Protests against the "law on foreign agents" continue in Georgia. Opinions of those opposed
Georgian society against foreign agents law
Protests following the introduction of the draft law “On Agents of Foreign Influence” to Parliament continue in Georgia.
Scientists, artists, athletes, doctors, teachers and professors, writers, bloggers, and students have been making statements in public spaces for a week now. All are unanimous that they believe this law to be a copy of a similar Russian law, and even some loyal to Georgian Dream are opposed.
Mzekala Shanidze, linguist, academician:
“Such projects as the creation of a national corpus of the Georgian language and the beginning of the digitization of Caucasian languages and cultures could not be done without foreign funding. We must also remember that the creation of the first Georgian alphabet font for computer technology and the creation of the first Georgian web pages were done with the support of a foreign organization — the George Soros Foundation, whose name is routinely smeared.
This anti-social bill, if it becomes law, will seriously harm Georgia’s European aspirations. Such laws are characteristic of authoritarian regimes, which we see in the example of Russia.”
Rismag Gordeziani, Academician:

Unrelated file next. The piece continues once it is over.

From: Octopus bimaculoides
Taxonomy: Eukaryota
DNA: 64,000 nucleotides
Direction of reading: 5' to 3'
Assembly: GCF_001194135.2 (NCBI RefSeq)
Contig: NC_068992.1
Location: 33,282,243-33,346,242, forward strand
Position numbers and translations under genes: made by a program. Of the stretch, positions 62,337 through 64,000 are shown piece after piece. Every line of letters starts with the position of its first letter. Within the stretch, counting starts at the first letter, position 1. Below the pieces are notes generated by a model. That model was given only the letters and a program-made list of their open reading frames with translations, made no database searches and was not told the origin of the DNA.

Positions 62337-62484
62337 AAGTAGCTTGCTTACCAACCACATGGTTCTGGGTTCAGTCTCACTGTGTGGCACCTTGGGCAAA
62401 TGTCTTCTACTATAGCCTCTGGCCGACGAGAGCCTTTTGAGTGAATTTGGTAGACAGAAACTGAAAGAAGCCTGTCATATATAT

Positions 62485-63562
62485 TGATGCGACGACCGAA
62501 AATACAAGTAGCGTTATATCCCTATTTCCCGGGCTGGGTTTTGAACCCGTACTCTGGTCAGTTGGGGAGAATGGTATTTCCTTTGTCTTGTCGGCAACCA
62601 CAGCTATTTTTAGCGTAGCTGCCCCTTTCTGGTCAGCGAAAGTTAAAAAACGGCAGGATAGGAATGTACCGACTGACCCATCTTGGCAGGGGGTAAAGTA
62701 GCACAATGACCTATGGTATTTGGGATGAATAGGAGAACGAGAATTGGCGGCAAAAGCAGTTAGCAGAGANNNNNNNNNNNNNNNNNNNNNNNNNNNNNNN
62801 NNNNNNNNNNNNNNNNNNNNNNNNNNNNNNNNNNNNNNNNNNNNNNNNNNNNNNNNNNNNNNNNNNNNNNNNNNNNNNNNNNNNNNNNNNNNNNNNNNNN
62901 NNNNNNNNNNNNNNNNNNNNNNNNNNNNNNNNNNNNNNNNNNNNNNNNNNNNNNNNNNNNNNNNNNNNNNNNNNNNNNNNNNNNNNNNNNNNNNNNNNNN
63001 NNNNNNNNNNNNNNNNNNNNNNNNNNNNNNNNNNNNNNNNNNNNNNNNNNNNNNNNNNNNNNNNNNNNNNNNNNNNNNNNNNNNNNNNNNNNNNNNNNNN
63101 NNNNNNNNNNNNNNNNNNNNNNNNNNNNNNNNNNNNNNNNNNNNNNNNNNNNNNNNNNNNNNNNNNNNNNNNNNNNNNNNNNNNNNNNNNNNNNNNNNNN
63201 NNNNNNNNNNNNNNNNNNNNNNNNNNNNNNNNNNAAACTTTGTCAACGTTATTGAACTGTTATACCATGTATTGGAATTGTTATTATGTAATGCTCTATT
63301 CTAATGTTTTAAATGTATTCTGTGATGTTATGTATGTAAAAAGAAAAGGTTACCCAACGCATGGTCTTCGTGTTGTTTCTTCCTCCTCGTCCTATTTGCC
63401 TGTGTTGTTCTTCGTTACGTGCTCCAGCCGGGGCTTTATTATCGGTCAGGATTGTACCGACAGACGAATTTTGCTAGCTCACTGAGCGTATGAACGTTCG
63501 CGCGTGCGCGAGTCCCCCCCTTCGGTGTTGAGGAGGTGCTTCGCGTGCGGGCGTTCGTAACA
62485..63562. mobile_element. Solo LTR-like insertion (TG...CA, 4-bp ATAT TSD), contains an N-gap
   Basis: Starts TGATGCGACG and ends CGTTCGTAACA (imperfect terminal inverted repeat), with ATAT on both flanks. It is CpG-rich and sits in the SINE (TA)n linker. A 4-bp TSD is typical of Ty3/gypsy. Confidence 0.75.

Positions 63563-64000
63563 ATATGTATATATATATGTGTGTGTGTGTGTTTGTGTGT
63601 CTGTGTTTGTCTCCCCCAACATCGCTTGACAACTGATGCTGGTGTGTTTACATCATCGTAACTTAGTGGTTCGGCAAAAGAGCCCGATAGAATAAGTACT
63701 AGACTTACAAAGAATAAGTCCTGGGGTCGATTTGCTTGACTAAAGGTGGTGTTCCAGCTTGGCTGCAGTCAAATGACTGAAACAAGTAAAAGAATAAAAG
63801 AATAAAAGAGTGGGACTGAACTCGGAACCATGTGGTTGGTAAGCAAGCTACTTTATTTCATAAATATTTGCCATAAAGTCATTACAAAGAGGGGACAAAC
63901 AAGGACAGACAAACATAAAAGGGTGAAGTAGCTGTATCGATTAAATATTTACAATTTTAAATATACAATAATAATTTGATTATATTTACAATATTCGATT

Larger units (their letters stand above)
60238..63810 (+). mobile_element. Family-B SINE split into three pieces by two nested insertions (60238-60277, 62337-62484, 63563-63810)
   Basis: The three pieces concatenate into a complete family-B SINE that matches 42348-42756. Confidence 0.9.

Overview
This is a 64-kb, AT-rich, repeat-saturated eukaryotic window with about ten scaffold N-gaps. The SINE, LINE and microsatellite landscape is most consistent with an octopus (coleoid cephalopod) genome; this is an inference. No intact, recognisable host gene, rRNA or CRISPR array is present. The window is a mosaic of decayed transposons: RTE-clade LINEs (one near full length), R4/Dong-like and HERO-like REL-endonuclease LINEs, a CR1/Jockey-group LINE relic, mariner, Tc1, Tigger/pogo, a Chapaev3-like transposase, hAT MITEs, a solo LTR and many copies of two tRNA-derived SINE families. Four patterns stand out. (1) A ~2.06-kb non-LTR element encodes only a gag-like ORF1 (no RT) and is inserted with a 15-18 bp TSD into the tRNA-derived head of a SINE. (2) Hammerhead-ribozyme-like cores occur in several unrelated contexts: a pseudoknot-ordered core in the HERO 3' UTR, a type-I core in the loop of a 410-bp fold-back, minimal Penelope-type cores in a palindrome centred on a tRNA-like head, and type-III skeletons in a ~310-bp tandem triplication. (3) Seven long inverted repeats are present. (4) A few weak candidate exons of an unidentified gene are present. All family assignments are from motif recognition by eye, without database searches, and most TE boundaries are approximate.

“There is no need to adopt this law, in my opinion. […] When all foreign partners ask us to refrain from adopting this law, ask why. What’s the problem? […] In my opinion, this is actually the result of the wrong law being passed at the wrong time.”
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Nino Okribelashvili, Deputy Rector of Tbilisi State University
“They asked me, and I will answer openly …
Yes, in America there is a law that protects the country from the enemy, in particular, from the influence of Nazi and Communist ideologies (the latter of which lives on in Russia and China).
Yes, in the USA there is also a foreign agents registration act. It would be understandable to me if we passed such a law against the northern enemy, who occupies 20% of our territory, or against his ideology.”
Nino Dobordzhinidze, Rector of Ilia State University:
“Today the German Ambassador also made a statement, and one of our strategic partners has warned that the law “On Agents of Foreign Influence” would hinder our integration with the European Union. This means that the adoption of this law will hurt us: t will lead to the stigmatization of civil society, and it will tarnish the reputation of our foreign donors, which will affect the financing of various projects. Both will have dire consequences for human rights, education, culture, health care, social welfare, small business and other areas.”